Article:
Flawed Boxing Metaphors

by Robin Kidson

I am growing a garden on his skin.
I plant an iris in the iris of his eye;
On his left temple, I’m cultivating
A red rose; on his right, a patch of pinks.
Into a trench I’ve dug in his cheekbone,
I sow Pink Fir Apple seed potatoes.
 
On me, he composes a symphony:
A ratatat of drum beats on my brow;
A piccolo staccato on my jaw;
The slow sonorous notes of a cello
On my spleen; chords of harps and violins
Andante sostenuto to my brain.
 
I am painting pictures on his body:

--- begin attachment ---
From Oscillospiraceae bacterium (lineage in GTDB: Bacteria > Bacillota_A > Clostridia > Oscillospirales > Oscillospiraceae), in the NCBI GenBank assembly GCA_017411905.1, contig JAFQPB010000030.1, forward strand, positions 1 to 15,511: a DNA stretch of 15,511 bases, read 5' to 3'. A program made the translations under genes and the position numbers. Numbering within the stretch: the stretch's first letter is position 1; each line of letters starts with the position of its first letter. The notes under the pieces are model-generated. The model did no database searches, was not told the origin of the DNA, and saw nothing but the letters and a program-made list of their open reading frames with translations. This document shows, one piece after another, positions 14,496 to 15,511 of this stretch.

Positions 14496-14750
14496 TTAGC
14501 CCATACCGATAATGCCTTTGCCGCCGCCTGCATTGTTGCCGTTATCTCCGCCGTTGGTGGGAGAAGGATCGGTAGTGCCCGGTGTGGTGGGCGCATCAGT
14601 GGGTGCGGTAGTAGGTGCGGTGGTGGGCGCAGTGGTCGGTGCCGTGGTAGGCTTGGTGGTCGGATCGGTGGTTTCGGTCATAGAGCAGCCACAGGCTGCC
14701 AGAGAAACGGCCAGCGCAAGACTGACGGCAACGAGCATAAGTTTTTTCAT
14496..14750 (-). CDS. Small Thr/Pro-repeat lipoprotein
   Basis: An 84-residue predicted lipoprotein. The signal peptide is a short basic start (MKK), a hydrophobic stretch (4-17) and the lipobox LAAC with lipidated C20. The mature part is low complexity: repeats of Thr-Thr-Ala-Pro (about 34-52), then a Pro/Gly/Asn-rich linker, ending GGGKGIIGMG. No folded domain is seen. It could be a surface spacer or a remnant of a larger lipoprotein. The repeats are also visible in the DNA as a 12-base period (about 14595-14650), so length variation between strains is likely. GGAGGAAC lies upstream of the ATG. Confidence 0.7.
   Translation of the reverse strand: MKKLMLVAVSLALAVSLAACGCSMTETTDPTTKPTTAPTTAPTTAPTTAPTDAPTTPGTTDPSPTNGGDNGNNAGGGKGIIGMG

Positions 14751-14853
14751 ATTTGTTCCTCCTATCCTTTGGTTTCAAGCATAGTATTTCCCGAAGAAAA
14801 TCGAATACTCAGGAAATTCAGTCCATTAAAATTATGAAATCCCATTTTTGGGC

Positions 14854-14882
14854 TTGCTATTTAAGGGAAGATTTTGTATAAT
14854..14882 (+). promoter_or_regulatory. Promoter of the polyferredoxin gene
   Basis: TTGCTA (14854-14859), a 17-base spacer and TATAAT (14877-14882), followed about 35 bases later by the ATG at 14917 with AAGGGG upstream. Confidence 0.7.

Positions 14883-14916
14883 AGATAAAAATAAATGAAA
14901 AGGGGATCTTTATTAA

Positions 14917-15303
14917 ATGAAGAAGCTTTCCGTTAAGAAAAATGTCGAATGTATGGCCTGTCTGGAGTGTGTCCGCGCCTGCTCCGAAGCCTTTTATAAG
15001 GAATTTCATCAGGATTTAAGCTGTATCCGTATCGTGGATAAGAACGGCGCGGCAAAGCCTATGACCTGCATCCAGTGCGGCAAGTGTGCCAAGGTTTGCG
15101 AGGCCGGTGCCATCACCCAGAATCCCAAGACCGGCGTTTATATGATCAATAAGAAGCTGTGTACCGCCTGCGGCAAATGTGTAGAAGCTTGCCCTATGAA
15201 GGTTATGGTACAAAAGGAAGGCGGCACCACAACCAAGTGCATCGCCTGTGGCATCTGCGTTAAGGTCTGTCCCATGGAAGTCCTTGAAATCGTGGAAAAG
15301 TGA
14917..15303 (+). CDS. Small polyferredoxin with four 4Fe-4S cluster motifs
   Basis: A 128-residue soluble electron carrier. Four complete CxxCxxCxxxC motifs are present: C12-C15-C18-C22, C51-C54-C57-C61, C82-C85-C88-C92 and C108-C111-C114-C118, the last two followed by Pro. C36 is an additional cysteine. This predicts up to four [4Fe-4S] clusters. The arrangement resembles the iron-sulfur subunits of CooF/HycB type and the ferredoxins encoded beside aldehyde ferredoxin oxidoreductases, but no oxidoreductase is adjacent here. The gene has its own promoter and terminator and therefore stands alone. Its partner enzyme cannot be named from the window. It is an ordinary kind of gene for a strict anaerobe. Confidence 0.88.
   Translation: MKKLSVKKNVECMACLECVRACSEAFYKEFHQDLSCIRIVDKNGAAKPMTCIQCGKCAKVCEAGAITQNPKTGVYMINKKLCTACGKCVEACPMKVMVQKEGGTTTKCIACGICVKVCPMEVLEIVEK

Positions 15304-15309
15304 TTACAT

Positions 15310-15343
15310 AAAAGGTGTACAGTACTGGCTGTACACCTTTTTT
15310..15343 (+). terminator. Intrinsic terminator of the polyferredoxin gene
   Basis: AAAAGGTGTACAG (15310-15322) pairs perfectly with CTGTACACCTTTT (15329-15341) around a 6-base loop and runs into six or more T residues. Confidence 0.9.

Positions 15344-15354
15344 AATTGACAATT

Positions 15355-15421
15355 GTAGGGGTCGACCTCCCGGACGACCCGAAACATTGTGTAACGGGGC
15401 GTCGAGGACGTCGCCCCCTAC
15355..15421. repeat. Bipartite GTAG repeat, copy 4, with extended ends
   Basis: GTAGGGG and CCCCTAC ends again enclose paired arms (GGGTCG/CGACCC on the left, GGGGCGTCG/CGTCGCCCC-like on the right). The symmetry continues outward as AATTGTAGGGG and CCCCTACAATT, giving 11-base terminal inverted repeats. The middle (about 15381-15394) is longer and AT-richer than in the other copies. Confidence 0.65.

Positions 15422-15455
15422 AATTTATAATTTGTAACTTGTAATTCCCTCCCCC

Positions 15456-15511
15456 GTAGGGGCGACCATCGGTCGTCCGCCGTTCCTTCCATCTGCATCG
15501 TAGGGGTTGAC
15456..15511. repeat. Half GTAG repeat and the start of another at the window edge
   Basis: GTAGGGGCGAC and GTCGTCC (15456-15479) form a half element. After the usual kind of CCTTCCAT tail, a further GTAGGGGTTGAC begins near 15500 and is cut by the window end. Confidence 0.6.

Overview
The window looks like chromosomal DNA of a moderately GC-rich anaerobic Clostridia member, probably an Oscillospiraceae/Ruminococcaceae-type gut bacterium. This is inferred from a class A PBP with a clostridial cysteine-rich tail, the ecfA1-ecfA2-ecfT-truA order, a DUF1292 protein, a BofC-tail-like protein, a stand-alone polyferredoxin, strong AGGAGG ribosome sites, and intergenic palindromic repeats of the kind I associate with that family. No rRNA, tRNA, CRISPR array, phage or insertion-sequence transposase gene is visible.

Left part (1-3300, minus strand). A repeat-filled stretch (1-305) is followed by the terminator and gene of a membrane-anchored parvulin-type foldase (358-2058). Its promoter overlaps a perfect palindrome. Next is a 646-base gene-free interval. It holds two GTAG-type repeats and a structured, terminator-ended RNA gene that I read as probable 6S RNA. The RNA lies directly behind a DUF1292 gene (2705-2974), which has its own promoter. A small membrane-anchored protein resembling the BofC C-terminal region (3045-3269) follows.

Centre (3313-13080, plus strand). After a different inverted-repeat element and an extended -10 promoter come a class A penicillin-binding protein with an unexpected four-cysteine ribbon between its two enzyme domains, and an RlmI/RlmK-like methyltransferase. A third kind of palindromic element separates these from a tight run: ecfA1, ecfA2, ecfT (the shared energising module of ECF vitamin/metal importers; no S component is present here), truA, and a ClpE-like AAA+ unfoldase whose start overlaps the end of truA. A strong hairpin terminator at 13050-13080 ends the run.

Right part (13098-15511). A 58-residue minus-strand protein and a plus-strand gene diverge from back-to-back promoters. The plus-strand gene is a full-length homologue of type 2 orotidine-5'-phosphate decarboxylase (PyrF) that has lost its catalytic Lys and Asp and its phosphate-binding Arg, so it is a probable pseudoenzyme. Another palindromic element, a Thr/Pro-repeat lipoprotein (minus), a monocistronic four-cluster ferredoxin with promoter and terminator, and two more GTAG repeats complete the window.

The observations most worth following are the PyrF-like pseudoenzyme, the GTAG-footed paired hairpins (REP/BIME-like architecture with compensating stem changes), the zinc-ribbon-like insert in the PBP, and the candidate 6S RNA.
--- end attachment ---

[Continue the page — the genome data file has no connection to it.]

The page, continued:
A blood red Turner sunset on his breast;
A landscape of blue sky and green-brown fields
In his solar plexus; a Cubist abstract
In the style of Picasso on his ribs;
A Jackson Pollock all over his face.
 
We drink punches until we are punch drunk:
A glass of chardonnay to his glass chin;
A gin and absinthe to my coddled brain;
Napoleon brandy for his bruised skin.
Then, the evening’s final round: an exchange
Of magnums of the finest French champagne.
 
Metaphors for boxing don’t illuminate.
They mask the truth of manufactured hate,
Sweat stench, blood smear, all-over-body ache.
A fight is not a poem; a noble art
Does not turn the brain of a noble man
To mush; a punch is a punch is a punch.